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dementia

Memory Loss: When to be Worried and How to Help

When keys are so easy to lose, there’s no need to panic when you or your elderly loved one misplaces them. The same goes for forgetting names or mixing up words. Everyone can forget an appointment, forget that one word “on the tip of their tongue” or become easily distracted. But for the 5.5 million Americans inflicted by Alzheimer’s disease, others affected by one of the 70 types of dementia and the families that love them, these signs of memory loss may trigger significant worry. There is a difference between normal age-related memory loss and serious memory impairment. As we…

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Catching the Signs of Mental Illness in the Elderly

mental illness in the elderly

When Laurie became mentally ill, she remained blissfully unaware. She saw no reason to doubt her own sanity based on interactions with her daughter and grandchildren, who visited once a week. They treated her like they always had, and responded to her in the usual ways. Eventually, she started noticing that it took a bit more effort to make sense of the news every night. One afternoon, despite her best efforts, she couldn’t finish that newspaper crossword puzzle she had been doing for the last 15 years. But that was because she was 82 years old! And when she stopped…

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The Connection Between Diabetes and Dementia

Those with type 2 diabetes have an increased risk of developing chronic cardiovascular conditions, but could it also be affecting your brain? Diabetes is the seventh leading cause of death in the country, and puts you at risk for other serious conditions like heart disease and stroke. Recent studies have found that diabetes may also increase the risk of diseases like Alzheimer’s and dementia. The Journal of the American Medical Association said the link between diabetes and dementia is hypoglycemia – low blood sugar. Our brains use glucose (sugar) for energy. When blood glucose levels are too low, like in…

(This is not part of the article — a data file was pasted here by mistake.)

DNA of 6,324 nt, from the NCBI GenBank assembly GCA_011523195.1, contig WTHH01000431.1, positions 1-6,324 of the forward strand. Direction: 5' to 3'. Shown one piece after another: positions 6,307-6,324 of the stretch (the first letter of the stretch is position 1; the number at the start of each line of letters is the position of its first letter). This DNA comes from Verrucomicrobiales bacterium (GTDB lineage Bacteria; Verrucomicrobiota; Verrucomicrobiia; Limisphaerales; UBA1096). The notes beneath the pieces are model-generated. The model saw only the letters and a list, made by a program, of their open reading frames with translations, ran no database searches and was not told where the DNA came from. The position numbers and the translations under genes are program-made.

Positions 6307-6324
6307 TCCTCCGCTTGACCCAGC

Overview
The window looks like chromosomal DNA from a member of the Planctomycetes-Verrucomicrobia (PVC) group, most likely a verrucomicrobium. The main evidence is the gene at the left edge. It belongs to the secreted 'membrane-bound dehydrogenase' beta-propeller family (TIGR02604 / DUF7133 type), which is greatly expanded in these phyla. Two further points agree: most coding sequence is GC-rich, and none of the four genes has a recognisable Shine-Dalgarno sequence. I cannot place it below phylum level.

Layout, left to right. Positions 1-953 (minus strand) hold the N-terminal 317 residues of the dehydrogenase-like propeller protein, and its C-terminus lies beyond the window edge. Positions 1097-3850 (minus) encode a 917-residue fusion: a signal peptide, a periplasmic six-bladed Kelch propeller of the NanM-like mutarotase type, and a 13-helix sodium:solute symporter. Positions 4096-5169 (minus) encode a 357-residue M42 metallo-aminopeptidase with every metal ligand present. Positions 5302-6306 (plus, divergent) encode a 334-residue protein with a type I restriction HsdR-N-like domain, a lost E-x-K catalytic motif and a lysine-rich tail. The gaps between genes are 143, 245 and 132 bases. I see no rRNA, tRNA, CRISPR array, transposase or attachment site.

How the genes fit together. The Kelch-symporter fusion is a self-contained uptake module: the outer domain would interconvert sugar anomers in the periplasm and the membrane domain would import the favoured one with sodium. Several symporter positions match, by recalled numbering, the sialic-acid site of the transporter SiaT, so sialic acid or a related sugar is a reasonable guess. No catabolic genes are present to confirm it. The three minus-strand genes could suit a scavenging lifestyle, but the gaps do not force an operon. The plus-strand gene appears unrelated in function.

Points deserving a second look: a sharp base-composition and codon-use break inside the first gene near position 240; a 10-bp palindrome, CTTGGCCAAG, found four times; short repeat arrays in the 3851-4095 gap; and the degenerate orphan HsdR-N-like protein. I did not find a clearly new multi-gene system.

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Are We Close to a Cure for Alzheimer’s?

One of the most devastating things to hear is that a senior loved one has been diagnosed with Alzheimer’s disease. Families can feel helpless as they watch the disease slowly progress and change their loved one into a completely different person. It destroys brain cells and leads to memory loss, decline in brain function, and ultimately, death. To date, there is still no cure. Over 5 million American seniors have Alzheimer’s disease, a number that is expected to increase 40 percent to reach over 7 million by 2025. As of now, there are Alzheimer’s treatments that improve symptoms like memory…

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Cognitive Decline in Seniors: Dementia and Alzheimer’s

senior caregiver scrabble grandchild

A recent study from the Global Burden of Disease found that between 1990 and 2013, there was a 92 percent increase in the number of dementia-related deaths and years lived with disability due to dementia. Currently, 47.5 million people worldwide suffer from dementia, and that number is expected to nearly triple by 2050. In 2015 Alzheimer’s and other types of dementia will cost the United States $226 billion. “In less than a quarter of a century we have seen a staggering increase in the number of people living with dementia globally,” said Dr. James Pickett, Head of Research at Alzheimer’s…

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